The Slovak Republic. An analysis of economic functioning in an incomplete monetary union

Term Paper, 2017

20 Pages, Grade: 1,3


Table of Contents


Membership in an Incomplete Monetary Union
Unemployment Rates
Wages , Labor Unions and Prices
Government Debt and Deficit
Current Account Balances
Financial Institutions
Risk of Default
Industry Structure


List of References


This paper discusses the developments in the Slovak Republic in the context of its membership within a so-called incomplete monetary union, a construct as laid out by De Grauwe in the book The Economics of Monetary Union.

This paper relies on publicly accessible data and, to a lesser degree, expert literature. For many comparisons, the author draws comparisons with the Czech Republic due to its similar size, geographic location and economic position, with the key difference being the Czech Republic’s sovereign currency and the resulting means of independent monetary policy. Additional metrics are also compared to the results of the entire Eurozone and to the largest Eurozone economies of Germany and France. The goal of this paper is to determine to what degree the Slovak Republic benefits from membership within an incomplete monetary union and what steps can or have been taken in order to mitigate the risks of membership.

Membership in an Incomplete Monetary Union

Slovakia, also known as the Slovak Republic, is a small country located in Eastern Europe. With a population of only 5.1 million people, the country is about half the size of the Czech Republic - the other half of former Czechoslovakia - from which the Slovak Republic peacefully split in the Velvet Revolution of 1989 ("The World Factbook — Central Intelligence Agency", 2016).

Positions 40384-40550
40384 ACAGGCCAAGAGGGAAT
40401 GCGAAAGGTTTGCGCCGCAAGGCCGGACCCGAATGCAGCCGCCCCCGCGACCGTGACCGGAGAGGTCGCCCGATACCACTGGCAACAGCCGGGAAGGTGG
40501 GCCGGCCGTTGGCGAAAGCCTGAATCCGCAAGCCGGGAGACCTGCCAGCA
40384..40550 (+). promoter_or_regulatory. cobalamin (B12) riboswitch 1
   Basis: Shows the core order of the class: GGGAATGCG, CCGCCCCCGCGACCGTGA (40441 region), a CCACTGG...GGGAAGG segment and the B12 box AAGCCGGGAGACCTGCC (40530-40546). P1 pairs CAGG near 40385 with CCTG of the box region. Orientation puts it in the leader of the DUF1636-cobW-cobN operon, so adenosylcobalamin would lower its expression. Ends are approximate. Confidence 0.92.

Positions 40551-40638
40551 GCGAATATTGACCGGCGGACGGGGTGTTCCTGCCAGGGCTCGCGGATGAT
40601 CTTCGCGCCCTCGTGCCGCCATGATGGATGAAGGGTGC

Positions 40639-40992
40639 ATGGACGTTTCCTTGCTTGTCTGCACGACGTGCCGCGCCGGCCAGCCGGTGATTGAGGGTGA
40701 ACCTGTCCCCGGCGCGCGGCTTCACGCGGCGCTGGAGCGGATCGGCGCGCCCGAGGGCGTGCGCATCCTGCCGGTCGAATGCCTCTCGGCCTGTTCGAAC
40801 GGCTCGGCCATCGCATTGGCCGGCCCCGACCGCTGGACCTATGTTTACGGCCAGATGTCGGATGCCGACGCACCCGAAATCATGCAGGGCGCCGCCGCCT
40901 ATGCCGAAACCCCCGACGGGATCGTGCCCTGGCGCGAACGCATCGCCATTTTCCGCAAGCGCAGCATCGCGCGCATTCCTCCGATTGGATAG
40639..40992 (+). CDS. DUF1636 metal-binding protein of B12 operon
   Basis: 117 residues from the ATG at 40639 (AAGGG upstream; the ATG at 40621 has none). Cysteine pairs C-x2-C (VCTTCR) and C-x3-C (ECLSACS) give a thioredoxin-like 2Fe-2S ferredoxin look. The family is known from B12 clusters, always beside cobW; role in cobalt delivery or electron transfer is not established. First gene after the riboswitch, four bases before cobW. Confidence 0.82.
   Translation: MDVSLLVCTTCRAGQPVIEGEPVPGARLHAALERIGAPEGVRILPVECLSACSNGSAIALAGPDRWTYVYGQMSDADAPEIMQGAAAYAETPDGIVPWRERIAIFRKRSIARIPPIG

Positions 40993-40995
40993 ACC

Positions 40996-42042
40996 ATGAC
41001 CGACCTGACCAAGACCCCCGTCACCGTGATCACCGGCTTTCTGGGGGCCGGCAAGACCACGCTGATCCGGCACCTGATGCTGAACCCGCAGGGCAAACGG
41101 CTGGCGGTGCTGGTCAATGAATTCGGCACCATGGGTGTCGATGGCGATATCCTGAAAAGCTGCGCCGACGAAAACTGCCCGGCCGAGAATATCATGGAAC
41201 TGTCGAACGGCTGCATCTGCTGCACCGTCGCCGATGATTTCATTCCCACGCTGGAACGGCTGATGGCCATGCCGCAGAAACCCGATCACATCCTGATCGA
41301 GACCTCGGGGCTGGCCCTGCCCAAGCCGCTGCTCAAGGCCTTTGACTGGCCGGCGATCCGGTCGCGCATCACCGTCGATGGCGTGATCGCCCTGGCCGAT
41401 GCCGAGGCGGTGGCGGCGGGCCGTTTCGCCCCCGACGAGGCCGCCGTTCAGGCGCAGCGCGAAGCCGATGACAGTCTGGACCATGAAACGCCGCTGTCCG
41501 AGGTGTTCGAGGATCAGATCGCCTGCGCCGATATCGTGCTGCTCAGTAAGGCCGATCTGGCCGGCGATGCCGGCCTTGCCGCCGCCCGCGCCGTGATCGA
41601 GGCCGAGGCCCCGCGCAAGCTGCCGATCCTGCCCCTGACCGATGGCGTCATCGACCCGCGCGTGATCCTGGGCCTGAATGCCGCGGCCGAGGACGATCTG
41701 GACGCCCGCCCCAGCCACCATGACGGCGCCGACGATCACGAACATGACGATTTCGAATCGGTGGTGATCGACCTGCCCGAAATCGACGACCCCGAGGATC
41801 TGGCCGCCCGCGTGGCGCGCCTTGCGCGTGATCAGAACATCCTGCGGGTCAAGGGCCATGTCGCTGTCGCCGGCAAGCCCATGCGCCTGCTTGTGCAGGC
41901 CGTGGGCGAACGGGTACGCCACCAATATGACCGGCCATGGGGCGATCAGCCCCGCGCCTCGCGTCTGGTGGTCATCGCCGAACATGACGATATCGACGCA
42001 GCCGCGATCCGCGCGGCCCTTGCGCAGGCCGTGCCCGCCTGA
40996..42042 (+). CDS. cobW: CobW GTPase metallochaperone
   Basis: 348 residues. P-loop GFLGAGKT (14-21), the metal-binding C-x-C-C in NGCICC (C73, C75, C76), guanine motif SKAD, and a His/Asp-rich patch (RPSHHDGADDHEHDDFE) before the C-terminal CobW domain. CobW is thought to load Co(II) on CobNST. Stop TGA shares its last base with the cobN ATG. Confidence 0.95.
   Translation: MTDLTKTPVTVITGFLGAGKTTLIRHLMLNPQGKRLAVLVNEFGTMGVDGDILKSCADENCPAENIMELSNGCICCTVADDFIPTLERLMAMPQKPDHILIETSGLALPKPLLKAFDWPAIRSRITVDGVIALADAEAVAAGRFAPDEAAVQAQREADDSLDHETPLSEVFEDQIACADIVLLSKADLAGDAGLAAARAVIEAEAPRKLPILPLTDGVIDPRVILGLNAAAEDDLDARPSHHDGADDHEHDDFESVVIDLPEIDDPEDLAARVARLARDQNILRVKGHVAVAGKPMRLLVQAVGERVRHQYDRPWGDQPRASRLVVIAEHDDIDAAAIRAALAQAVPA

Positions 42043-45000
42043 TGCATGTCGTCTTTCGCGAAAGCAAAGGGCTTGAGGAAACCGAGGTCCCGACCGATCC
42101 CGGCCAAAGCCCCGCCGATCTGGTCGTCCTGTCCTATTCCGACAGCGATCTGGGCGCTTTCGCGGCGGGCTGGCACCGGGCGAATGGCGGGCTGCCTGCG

In terms of economic prowess, the Slovak Republic has undergone drastic changes in the past 30 years. Of particular importance, Slovakia liberalized its economy during the early 2000’s and was able to join the European Union in 2004 and the Eurozone in 2009. Shortly after joining the EU, Slovakia experienced strong growth and its economy became intertwined with those of other EU member states rather quickly. Even before joining the European Union Slovakia exhibited a highly open economy and traded large volumes with other European countries (Chen, Giustiniani, & Semmelmann, 2014).

In the following sub-sections, the most important metrics of the Slovak economy are reviewed. In doing so, asymmetries with other economies of the European Union are reviewed and ways to reduce their effects are discussed.

Unemployment Rates

Unemployment is one of the most obvious metrics that can be used to show asymmetries between Slovakia and the rest of the Eurozone. It has traditionally been a problem for Slovakia. As can be seen in Figure 1, Slovakia’s levels of unemployment have been higher than that of the Eurozone average for all years since at least the year 2000. After accession into the European Union in 2004, unemployment in Slovakia started to decline considerably. One reason for this decline is that Slovaks have shown a strong willingness towards mobility; they have migrated to more economically prosperous areas outside of Slovakia (interestingly, mobility within the country is a long-running problem). In 2007, approximately 7% of Slovakia’s active workforce was working in another country, some 177,000 individuals (Chen, Giustiniani, & Semmelmann, 2014). In 2014, official statistics show that 134,000 were working in another country. Due to the way official statistics are recorded, some actual foreign workers are ignored in this number. Estimates suggest that a more realistic number may be as many as 250,000 (Minarechova, 2015). Moreover, in 2014 36,000 Slovaks studied abroad.